READING for pleasure is top of the agenda at a Purbrook school which boasts a new state-of-the-art facility.
The colourful reading room at Purbrook Park School features thousands of new titles, newspapers, magazines, and comfortable seating for children to get engrossed in the pages of a book.
The school has split its old library into a reading room, a computer room and a conference room.
Staff and pupils have worked together to revamp the space.
One of the leading lights has been former pupil Daniel Hughes, 16, who juggled his studies with helping to design the new reading room.
He is studying for A-levels at South Downs College but volunteers to work in the reading room.
Daniel volunteered to be a librarian several years ago when he was in Year 8 at Purbrook Park.
He helped to kit out the reading room and is pleased with the results.
‘The old resource centre was a good facility but looked quite tired,’ said Daniel.
‘There was a lot of clutter. It hadn’t been refurbished for about 21 years. Now it’s better use of the space.’
Daniel, who was a late reader in his childhood, said volunteering in the library had been very rewarding.
‘In Year 8, I was shy at school,’ said Daniel, of Applewood Grove, Widley.
‘I thought it would be an opportunity to meet more people and learn new skills.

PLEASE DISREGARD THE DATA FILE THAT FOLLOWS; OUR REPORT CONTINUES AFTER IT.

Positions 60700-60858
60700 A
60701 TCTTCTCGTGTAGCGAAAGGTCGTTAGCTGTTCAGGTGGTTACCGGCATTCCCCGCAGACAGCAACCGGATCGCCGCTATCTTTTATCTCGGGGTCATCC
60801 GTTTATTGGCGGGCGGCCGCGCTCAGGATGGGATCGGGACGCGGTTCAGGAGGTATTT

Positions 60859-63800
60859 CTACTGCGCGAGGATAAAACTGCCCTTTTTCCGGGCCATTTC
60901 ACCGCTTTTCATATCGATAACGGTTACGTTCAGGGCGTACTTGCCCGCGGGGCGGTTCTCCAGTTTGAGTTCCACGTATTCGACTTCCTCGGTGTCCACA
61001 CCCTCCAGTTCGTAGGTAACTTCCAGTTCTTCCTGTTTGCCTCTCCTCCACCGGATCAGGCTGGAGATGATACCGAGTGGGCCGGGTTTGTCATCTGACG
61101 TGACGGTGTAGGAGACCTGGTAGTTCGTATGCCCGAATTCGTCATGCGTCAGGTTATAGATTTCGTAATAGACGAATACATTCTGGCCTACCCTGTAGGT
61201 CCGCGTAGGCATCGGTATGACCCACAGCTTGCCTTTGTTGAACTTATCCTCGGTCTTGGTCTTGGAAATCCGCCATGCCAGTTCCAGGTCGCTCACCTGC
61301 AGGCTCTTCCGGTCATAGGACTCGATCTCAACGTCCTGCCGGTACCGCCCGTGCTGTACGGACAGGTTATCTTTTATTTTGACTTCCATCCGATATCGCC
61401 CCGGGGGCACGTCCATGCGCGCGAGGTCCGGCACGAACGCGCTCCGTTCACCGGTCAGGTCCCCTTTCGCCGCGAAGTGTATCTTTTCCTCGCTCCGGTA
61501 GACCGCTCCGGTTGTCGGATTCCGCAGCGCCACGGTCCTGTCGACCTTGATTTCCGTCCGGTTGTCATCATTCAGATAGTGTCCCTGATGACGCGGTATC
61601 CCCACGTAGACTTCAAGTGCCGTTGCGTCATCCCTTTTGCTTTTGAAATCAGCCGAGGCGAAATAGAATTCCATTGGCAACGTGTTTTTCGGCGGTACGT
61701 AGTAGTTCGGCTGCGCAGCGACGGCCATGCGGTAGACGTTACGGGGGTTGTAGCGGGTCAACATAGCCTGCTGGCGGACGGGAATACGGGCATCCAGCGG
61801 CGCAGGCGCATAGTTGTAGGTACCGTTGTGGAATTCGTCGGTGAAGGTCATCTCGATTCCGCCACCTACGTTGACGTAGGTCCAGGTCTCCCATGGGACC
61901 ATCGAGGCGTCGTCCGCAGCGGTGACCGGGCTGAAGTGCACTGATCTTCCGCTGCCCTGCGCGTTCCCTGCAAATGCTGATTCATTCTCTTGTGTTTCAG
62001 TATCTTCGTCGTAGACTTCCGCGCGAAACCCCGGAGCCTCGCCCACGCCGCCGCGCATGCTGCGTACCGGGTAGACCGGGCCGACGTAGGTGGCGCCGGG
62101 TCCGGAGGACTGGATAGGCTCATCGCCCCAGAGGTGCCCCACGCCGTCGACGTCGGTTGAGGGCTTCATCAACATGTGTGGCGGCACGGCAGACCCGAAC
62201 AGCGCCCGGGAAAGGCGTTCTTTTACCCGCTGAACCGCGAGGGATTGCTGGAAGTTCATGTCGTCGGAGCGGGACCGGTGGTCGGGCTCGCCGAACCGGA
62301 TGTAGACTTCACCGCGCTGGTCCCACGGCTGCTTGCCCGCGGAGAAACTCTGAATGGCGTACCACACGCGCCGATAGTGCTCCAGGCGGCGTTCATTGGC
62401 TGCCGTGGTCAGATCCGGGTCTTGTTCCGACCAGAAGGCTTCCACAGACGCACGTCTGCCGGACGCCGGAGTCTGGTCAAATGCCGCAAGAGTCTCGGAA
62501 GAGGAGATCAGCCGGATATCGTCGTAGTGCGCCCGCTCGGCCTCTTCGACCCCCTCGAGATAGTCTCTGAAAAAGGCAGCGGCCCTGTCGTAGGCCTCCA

‘That’s exactly what it was. Now I’m quite happy to stand in front of hundreds of people and give presentations. It’s had a positive impact on me.’
This month the school, in Park Avenue, will be launching an Accelerated Reader programme, beginning with Year 7.
Pupils will regularly visit the reading room during English lessons and be encouraged to find, borrow and read a book they love.
Books will be colour-coded to help pupils find books that suit their ability best.
When they have finished reading the book they will complete an online quiz.
This will provide information to help them find what to read next.
Eighty eight per cent of pupils achieved A* to C in English in 2012.
Daniel added: ‘We’re hoping Accelerated Reading will help increase the number of pupils that choose to read for pleasure, improving essential literacy skills that too many children still leave school without.
‘This should help to increase English results further in the future.’